Sports Aren't Sex, They're War

In the run-up to this year's Super Bowl, two of our regular contributors, Alyssa Rosenberg and Hampton Stevens, will be discussing the challenges that face female sports fans, who are perhaps in greater number than ever. Alyssa began the conversation earlier this week with a note to Hampton about sexism at the stadium and in sports journalism. Yesterday, Hampton responded, and Alyssa wrote back. Today, Hampton writes about the nature of sports.


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Dear Alyssa,

Of course fans should feel physically safe. All fans. Everyone has the right to personal safety. Of course we agree that sexual harassment is unacceptable. When Brett Favre played for the Jets, women who spurned his creepy come-ons saw their careers suffer... allegedly. That's beyond gross and wrong. It's criminal. Rightfully so.

But it's a massive leap from believing that a woman shouldn't be sexually harassed in the workplace to thinking that all women, everywhere, should be kept safe from feeling like second-class sports fans. That's impossible because of how men communicate—especially how we communicate about sports—but also because of the nature of sport itself. Our conflict about fandom, it seems to me, stems from a fundamental disagreement about what that nature is.

Sure, sports can be sexy. The athletes have beautiful bodies, and they can do beautiful things with them. But sports are not about sex. The notion of sex as being the essential truth at the heart of sports strikes me as a major misreading—of both history, and of how sports function in our society today.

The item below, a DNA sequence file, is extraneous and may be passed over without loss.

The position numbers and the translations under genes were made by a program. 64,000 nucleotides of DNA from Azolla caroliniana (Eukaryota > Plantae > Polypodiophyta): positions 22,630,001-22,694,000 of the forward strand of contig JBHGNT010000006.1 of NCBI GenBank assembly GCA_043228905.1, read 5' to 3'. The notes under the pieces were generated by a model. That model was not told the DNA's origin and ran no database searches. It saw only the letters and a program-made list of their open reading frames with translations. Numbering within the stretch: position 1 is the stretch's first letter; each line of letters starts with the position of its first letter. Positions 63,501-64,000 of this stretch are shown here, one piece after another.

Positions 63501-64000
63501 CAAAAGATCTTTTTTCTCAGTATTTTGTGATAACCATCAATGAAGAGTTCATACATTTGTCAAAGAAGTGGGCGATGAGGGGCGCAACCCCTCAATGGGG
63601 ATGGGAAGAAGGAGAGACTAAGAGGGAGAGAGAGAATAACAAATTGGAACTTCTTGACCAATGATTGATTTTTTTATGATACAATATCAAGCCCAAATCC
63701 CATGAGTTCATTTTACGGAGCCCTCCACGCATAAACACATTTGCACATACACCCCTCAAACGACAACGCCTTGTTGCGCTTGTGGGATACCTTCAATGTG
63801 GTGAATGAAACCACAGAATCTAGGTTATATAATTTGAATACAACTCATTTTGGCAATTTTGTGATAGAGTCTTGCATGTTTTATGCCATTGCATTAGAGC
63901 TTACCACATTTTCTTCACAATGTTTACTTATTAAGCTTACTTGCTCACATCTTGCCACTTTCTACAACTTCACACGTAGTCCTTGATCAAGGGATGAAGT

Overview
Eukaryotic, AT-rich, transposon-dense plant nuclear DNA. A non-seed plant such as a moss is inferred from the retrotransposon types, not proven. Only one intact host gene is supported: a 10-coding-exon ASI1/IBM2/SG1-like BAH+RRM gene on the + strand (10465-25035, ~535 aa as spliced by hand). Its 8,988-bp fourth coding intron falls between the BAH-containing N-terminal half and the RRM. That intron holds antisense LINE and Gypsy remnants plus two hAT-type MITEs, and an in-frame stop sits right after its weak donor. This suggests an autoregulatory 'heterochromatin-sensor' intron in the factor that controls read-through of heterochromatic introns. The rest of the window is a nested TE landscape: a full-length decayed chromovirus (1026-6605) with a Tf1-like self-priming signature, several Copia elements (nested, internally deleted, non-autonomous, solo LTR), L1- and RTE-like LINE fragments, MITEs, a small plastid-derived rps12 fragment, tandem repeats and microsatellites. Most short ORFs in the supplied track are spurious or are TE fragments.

Richard Greenberg is a fine playwright, but sports were emphatically not born in the Garden of Eden. They were born on Mount Olympus. There's absolutely nothing Judeo-Christian about the idea of staging athletic competitions for public consumption. The concept is purely pagan. For the ancient Greeks, athletics were utterly central to the notion of the good life, and it's no coincidence that the Greek word for athletic competition was the same as the word for battle. While the game of American football (i.e. land acquisition through force) may be the most obvious example, all organized sports are a form of symbolic combat. Sports aren't sex, in short. They are war. They are stylized combat—either as a training ground for real warfare or a psychological substitute for it.

Granted, the average straight male football fan too often denies or ignores the game's sexual subtext. But those female and gay male fans you describe? They make the opposite mistake—they put too much emphasis on the sexual subplot and so miss the main narrative: violence. On a court, gridiron, pitch, or diamond, the point isn't to look pretty while playing. You play, like the man said, to win the game—and you do so by physically imposing your will on the opposition.

The idea that sports are about sex strikes me as an intellectualized version of mentioning that you find a player handsome. It introduces aesthetics into a realm where aesthetics should play no part. Essentially, it tries to make art out of a competition. That doesn't work.

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Hampton Stevens is a writer based in Kansas City, Missouri. His work has appeared in The Atlantic, ESPN the Magazine, Playboy, Gawker, Maxim, and many more publications.

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